This keeps happening to me. Someone dies, and eventually I get stuff. Not that I mind. I come intensely alive in the presence of unopened tombs. Also garages, old suitcases, boxes, and drawers.
Callie the Wonder Cat is curled up here with a bronze sculpture of mine (“Catbeast #4: Caterpillar from Mars”) and some goods of the dead I acquired two years ago. The pelt she’s lying on is a wallaby skin my late aunt the Army nurse brought home from Australia in 1945. It and the books are part of the loot I shipped back from Maine in May of 2013 after she died. The red plastic bin underneath is full of loose photos, albums, and other family items from her estate. I inherited everything in the house, but had to fly up there and auction off the big stuff. What an immersion into a different culture those two weeks were! (You can read about that adventure here.) And I got stuff, oh yeah.
Meanwhile here in Taos, it’s happened again.
As briefly as I can: there’s a tiny one-room studio apartment at the end of our old adobe building where the dead landlord used to live. That would be the remarkable Uncle Dale, who died seven years ago. (Not my uncle, but let’s call him that.) He built the apartment for himself on top of the septic tank, a fateful decision whose effects linger still. About a year after he died, a crew of family members from Texas showed up to claim his Japanese antiques and arrowheads. Then the place stayed locked up tight for six years: the building really is falling apart, the apartment’s illegal to boot, and nobody cared. I’d walk by once in a while, look in through the window, and shake my head at the dead man’s cap and jacket hanging on the clothes tree, but that’s as far as it went. Who knew what might be going on in there when mice and squirrels come out to play?
But last month my wife found out she had to leave her piano studio and move to a new one. There’s a nice leather sofa of hers in the old place that we’re bringing on home, and we have to get rid of the one that’s here now. It actually belonged to Uncle Dale. I got permission from his niece in Pennsylvania to store it in the long-abandoned studio apartment, but I needed a key. She sent one. Next I needed a locksmith.
Since then our plans have changed—namely, the movers will make the old sofa go bye-bye—but on behalf of Dale’s niece, I did look around, wary and worried by all the mouse poop. Hantavirus, you know. Nonetheless, of possible interest, I reported, were:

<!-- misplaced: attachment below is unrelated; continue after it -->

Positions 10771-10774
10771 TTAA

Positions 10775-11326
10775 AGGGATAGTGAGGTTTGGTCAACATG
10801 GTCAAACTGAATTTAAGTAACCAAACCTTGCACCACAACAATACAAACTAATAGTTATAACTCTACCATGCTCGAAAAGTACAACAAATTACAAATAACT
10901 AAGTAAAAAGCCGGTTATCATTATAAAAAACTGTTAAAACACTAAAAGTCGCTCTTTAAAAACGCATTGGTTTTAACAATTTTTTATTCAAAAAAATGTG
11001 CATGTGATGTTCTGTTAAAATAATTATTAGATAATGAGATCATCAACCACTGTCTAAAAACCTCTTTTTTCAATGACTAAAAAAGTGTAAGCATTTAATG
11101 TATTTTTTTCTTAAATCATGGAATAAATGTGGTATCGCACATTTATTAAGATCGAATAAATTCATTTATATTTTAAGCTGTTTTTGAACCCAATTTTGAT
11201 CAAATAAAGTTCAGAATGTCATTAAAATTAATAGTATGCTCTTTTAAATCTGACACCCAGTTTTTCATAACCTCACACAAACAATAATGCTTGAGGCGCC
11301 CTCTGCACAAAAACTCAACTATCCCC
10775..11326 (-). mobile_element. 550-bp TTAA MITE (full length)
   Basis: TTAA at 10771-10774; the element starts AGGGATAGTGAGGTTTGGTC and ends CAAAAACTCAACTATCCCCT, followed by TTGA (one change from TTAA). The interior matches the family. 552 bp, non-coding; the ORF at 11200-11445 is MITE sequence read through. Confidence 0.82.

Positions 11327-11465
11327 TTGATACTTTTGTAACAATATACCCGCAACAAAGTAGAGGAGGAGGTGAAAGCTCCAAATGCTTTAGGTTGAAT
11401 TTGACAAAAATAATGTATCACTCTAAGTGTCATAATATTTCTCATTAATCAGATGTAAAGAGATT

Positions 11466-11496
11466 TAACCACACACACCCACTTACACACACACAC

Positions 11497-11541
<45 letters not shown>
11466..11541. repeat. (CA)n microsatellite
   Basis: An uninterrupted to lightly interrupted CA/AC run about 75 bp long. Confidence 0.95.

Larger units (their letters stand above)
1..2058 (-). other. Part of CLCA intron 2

…a dozen hardbound books about the history of the American Indian, a small wooden box of hand tools (hammers, wrenches, and the like), a couple of small bronze figurines in Greco-Roman style, about four inches high, and a few beat-up but fascinating Native American items, including a broken kachina doll, a small pot (about four inches wide) glued together from fragments, a crude clay figurine (these last two probably from this property or nearby), and what looks to me like a small replica Mayan or Aztec piece that’s also been glued together from fragments.
None of this is valuable, though the books may well be out of print and hard to find in other circumstances, but the lot of it is passing strange. I told her I would make a modest offer for the things listed above, which my wife thought was pushy, but that’s how you get stuff…and I got it! The niece (our landlady), grateful to have anything taken away, emailed back and said I could have everything in the place, including the artifacts, books, and a cute Jøtul wood stove. No money, just take it.
I knew this would happen. It’s part of the plan.
Right on, brother! I love abandoned stuff.
Yep! We really need our own place now, too, because our storage unit reminds me of “abandoned stuff” (too many nice things stuffed away unused). I want to build a little studio for myself and heat it with the wood stove. And my wife needs her pianos in her own home. I wonder how we do that?